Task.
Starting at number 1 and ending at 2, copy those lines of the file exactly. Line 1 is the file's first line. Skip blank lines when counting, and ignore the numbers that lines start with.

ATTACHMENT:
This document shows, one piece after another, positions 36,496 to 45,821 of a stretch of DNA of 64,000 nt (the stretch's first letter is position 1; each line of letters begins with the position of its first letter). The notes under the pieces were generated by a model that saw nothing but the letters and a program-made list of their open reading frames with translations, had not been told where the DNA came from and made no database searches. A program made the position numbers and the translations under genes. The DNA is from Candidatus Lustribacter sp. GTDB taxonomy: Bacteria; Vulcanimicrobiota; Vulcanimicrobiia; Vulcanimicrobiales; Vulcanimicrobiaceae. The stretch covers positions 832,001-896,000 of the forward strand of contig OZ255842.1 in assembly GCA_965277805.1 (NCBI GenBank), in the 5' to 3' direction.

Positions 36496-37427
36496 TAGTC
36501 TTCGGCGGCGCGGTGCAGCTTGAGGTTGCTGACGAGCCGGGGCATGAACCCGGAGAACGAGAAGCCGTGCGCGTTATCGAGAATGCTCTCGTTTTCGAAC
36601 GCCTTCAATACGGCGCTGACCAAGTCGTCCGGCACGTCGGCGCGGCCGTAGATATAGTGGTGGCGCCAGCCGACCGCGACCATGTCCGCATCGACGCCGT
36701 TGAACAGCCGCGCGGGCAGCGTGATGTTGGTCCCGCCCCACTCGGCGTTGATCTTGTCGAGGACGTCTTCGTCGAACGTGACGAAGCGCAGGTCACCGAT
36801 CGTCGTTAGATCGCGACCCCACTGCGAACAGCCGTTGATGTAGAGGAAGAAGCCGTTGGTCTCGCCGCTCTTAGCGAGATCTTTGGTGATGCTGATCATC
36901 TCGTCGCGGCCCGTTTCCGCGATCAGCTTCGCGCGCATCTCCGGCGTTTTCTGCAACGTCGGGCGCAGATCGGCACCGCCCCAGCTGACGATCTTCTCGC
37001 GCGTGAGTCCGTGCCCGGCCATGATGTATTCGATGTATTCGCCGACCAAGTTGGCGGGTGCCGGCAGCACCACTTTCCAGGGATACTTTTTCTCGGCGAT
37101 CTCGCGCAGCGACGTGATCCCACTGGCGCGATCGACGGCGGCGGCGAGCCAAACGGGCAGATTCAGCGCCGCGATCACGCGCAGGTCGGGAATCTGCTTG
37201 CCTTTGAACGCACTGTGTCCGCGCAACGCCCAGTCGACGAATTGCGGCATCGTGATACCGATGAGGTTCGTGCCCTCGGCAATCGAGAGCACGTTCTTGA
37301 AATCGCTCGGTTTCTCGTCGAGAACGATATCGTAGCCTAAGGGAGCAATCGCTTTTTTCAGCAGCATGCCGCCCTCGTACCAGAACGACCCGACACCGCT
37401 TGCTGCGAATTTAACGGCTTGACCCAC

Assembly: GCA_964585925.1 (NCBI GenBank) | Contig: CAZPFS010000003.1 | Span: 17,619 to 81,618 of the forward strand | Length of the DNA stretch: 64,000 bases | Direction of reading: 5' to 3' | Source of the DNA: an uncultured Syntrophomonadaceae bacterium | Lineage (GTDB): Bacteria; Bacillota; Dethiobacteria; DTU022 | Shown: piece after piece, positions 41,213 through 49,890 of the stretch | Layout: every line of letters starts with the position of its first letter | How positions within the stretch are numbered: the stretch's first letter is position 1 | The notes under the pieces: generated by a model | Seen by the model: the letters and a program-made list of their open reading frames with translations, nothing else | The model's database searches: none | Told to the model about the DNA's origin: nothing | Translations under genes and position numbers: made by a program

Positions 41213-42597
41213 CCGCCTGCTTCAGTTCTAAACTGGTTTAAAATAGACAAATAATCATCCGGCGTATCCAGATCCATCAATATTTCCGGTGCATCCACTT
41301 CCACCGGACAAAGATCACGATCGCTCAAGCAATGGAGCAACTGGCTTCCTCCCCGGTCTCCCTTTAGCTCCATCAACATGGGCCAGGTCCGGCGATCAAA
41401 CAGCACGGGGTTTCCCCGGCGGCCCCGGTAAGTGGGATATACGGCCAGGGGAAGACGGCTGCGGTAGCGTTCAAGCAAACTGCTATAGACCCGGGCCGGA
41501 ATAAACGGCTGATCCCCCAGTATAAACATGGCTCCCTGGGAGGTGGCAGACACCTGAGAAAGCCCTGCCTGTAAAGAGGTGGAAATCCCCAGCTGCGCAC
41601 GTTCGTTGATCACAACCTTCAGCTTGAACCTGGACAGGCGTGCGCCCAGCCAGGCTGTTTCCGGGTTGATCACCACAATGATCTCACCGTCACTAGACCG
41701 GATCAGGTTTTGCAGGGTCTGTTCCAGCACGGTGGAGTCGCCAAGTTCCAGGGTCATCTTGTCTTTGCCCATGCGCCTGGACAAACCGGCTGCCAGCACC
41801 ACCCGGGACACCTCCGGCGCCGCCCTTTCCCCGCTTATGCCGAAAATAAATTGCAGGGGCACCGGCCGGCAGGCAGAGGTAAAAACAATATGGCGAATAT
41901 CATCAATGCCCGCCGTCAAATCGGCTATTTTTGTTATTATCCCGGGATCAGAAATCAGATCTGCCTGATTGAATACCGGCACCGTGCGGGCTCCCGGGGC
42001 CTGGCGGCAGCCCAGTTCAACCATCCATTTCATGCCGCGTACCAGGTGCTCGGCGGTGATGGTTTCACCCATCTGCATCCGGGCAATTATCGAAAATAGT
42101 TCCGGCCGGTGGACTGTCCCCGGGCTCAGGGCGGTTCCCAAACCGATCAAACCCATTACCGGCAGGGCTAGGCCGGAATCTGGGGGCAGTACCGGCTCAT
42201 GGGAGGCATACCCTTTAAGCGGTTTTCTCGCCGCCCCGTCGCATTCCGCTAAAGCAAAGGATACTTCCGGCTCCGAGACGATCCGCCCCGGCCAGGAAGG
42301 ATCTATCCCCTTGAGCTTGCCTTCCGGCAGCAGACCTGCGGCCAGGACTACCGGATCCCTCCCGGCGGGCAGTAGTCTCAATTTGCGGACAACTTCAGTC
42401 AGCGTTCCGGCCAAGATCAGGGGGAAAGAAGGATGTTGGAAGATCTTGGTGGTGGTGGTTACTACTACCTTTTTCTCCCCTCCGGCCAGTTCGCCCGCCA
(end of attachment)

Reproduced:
This document shows, one piece after another, positions 36,496 to 45,821 of a stretch of DNA of 64,000 nt (the stretch's first letter is position 1; each line of letters begins with the position of its first letter). The notes under the pieces were generated by a model that saw nothing but the letters and a program-made list of their open reading frames with translations, had not been told where the DNA came from and made no database searches. A program made the position numbers and the translations under genes. The DNA is from Candidatus Lustribacter sp. GTDB taxonomy: Bacteria; Vulcanimicrobiota; Vulcanimicrobiia; Vulcanimicrobiales; Vulcanimicrobiaceae. The stretch covers positions 832,001-896,000 of the forward strand of contig OZ255842.1 in assembly GCA_965277805.1 (NCBI GenBank), in the 5' to 3' direction.

Positions 36496-37427